this concert Lukas and Maï will perform new music centered around the combination
of voice and electronics, integrating African traditions, electronica, improvisation,
and contemporary composition. Lukas will also perform solo pieces and they will
be joined by Dafna Naphtali, one of New York's foremost improvisers, vocalists,
and live electronics performers, and Abdoulaye "Buru Djoss" Diabaté,
the outstanding Malian griot singer and guitarist who has become a mainstay of
the local African Music scene through his work with his group Super Manding as
well as Source, Mamadou Diabaté, and many others.
more info at:
January 20, 2002 at 4:30 PM
Martha Mooke is a pioneer in the field of the electric five-string viola. She has developed a unique musical voice by synthesizing her classical music training with extended techniques, digital effects processing and improvisation, while retaining the depth and soul of the instrument. She has received awards from ASCAP, Meet the Composer and Arts International. Besides her catalog of works for solo and ensemble electric strings, she has composed music for theater and ballet and served as music director for national and international events. Ms. Mooke's diverse schedule includes touring, clinics and lecture demonstrations on electric strings and the use of electronics, extended techniques and improvisation. Enharmonic Vision, her solo debut CD, continues to receive wide critical acclaim. Bowing, her duo with electric ebow guitarist Randolph A. Hudson III, will release its long awaited CD early this year.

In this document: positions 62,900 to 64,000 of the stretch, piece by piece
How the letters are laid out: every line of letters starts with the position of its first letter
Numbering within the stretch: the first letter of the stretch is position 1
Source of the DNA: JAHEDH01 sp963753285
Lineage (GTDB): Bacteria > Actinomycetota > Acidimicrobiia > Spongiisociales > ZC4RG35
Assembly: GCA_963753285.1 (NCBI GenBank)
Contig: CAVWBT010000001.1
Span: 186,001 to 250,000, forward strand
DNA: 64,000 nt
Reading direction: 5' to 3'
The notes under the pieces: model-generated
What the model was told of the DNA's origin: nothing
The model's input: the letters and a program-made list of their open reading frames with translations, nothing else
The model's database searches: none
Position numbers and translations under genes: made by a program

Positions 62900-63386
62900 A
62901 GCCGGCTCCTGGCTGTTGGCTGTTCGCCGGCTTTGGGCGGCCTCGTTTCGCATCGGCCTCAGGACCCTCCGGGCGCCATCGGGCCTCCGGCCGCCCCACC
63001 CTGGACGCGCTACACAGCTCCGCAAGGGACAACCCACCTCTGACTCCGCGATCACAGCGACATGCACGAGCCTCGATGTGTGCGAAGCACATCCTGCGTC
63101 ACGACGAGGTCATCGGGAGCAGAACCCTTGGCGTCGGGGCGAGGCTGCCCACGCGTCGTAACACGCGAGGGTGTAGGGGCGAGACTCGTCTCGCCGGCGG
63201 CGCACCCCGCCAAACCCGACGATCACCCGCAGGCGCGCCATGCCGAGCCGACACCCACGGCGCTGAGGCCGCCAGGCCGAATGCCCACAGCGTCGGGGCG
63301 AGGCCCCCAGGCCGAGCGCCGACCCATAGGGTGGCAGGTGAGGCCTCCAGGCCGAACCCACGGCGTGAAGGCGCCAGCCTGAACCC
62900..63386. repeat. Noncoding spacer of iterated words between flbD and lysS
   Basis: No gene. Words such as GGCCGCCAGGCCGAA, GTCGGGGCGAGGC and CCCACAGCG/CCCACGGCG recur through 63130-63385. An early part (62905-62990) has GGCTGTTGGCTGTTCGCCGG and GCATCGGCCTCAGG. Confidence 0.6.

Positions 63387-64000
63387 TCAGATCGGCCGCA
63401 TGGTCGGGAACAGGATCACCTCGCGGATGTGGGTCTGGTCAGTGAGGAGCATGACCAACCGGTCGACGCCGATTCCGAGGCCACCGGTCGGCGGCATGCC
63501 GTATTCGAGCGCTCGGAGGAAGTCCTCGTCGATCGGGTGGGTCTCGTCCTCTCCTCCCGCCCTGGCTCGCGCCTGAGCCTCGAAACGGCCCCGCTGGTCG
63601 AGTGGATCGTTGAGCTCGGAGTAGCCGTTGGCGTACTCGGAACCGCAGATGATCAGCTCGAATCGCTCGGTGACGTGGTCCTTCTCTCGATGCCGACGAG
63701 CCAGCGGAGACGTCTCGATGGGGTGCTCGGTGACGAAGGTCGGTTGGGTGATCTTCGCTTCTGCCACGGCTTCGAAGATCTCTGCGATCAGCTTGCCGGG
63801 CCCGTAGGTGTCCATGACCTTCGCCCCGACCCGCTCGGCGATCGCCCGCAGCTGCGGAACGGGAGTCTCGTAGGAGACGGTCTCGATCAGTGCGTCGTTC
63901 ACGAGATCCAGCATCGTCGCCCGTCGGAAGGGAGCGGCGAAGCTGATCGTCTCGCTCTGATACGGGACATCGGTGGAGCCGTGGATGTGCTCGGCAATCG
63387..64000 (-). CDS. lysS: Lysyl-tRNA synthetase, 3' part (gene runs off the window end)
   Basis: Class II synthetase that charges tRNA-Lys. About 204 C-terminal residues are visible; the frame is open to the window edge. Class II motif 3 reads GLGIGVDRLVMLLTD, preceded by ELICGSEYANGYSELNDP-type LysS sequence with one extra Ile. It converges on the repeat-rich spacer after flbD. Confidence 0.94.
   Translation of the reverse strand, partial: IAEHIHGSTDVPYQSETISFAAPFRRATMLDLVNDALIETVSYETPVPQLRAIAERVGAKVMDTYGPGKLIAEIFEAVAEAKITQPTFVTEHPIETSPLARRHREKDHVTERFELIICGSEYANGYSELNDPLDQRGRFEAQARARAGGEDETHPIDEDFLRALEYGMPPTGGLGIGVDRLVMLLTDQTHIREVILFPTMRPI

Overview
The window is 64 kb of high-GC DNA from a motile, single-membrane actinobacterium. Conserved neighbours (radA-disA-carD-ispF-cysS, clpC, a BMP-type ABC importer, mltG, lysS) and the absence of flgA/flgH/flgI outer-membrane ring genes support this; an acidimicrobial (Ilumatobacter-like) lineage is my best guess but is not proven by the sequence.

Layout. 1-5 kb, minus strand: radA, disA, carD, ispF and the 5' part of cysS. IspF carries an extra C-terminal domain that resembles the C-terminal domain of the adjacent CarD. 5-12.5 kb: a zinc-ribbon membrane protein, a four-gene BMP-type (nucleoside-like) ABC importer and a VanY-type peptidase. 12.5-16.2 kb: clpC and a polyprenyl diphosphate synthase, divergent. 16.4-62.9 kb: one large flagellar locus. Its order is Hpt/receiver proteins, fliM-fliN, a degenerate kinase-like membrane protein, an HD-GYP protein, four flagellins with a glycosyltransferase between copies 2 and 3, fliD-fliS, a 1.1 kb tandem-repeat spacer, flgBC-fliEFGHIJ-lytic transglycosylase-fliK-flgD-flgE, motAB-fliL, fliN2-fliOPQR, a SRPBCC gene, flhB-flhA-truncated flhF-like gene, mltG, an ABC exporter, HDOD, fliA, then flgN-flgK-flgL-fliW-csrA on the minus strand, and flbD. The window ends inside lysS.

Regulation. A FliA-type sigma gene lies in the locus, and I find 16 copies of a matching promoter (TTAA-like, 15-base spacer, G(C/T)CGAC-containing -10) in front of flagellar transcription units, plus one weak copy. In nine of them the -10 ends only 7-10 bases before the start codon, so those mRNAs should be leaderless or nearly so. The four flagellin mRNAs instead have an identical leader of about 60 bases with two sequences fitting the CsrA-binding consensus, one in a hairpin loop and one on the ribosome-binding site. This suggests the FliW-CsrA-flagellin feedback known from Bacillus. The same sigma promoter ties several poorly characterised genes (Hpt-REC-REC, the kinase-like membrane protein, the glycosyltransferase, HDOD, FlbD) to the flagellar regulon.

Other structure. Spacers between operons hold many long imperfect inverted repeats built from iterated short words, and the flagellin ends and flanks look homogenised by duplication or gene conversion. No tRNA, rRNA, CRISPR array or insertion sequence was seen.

Ms. Mooke will be heard on David Bowie's upcoming recording and has performed with Bowie, Moby, Philip Glass and Tony Visconti at the sold out benefit for Tibet House at Carnegie Hall. Ms. Mooke has also played on Glass' film scores of Kundun and Koyaanisqatsi. Other artists she has performed and recorded with are Enya, Lauryn Hill, Al DiMeola, John Cale, Anthony Braxton, The Orchestra of St. Luke's, Soldier String Quartet, Musicians Accord, Turtle Island String Quartet and Steve Reich. She has performed on The View, Regis Live!, Late Night with Conan O'Brien and the David Letterman and Rosie O'Donnell shows. Ms. Mooke created and is producer of ASCAP's new music showcase THRU THE WALLS featuring composer/performers whose work defies categorization.
"With her white hair and blue five-stringed viola, Mooke is a striking figure, with a Terry Riley-ish array of electronic enhancements and a wider range of styles (from Cagean to minimalist to free jazz and beyond) than many improvisers can boast."
--- The Village Voice
January 6, 2002 at 4:30 PM
MONTANO, MATT MORAN &
These three extraordinary composer/musicians combine forces as a trio and present an afternoon concert of new works for voice, vibraphone, and acoustic bass. The program will take the listener through a journey of composed and improvised styles, Brazilian and new jazz influences, as well as musical territory that will surely defy any kind of classification.
Alexandra Montano, "whose voice one could listen to for hours" (New York Times), has written music for film and various vocal and instrumental ensembles. As a singer she has premiered works by composers Philip Glass, Tan Dun, David Lang and Meredith Monk. Also active in the Baroque music scene, she has performed as soloist in Bach's B minor Mass at Avery Fischer Hall.